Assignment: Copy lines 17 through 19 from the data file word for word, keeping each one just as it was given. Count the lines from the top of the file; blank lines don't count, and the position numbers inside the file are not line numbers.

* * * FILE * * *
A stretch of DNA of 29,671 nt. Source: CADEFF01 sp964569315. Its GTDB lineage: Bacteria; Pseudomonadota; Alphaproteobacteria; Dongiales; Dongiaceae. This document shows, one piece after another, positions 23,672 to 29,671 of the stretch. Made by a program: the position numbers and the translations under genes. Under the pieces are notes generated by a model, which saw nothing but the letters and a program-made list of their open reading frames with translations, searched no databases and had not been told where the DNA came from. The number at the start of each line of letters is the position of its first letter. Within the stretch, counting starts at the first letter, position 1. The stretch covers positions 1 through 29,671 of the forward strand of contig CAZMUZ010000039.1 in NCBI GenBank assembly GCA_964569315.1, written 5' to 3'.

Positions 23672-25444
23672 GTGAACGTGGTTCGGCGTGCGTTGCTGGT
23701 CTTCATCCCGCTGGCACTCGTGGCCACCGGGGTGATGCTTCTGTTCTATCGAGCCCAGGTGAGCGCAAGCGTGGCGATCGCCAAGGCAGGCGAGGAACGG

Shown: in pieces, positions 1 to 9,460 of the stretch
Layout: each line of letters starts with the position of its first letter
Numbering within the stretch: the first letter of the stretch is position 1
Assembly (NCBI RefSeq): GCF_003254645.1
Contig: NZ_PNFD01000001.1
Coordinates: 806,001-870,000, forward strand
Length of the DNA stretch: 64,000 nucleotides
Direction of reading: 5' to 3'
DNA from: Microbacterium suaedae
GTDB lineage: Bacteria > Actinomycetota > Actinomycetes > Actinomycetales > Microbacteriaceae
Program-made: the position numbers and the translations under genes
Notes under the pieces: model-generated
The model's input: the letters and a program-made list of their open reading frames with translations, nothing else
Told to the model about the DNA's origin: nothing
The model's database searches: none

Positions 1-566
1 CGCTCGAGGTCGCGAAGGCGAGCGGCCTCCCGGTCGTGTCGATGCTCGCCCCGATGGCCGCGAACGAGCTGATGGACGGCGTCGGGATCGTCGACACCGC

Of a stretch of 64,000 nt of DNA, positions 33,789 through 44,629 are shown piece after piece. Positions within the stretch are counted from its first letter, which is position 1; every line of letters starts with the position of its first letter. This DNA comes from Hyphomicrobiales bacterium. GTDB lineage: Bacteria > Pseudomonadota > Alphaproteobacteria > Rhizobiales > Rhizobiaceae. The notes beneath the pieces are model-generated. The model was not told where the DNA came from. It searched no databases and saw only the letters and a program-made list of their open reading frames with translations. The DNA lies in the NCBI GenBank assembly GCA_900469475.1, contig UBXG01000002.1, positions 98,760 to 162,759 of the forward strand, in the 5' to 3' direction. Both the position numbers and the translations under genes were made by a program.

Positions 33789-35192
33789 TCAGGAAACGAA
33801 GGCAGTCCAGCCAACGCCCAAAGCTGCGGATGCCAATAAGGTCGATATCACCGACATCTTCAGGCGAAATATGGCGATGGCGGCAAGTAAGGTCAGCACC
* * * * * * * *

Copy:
The model's input: the letters and a program-made list of their open reading frames with translations, nothing else
Told to the model about the DNA's origin: nothing
The model's database searches: none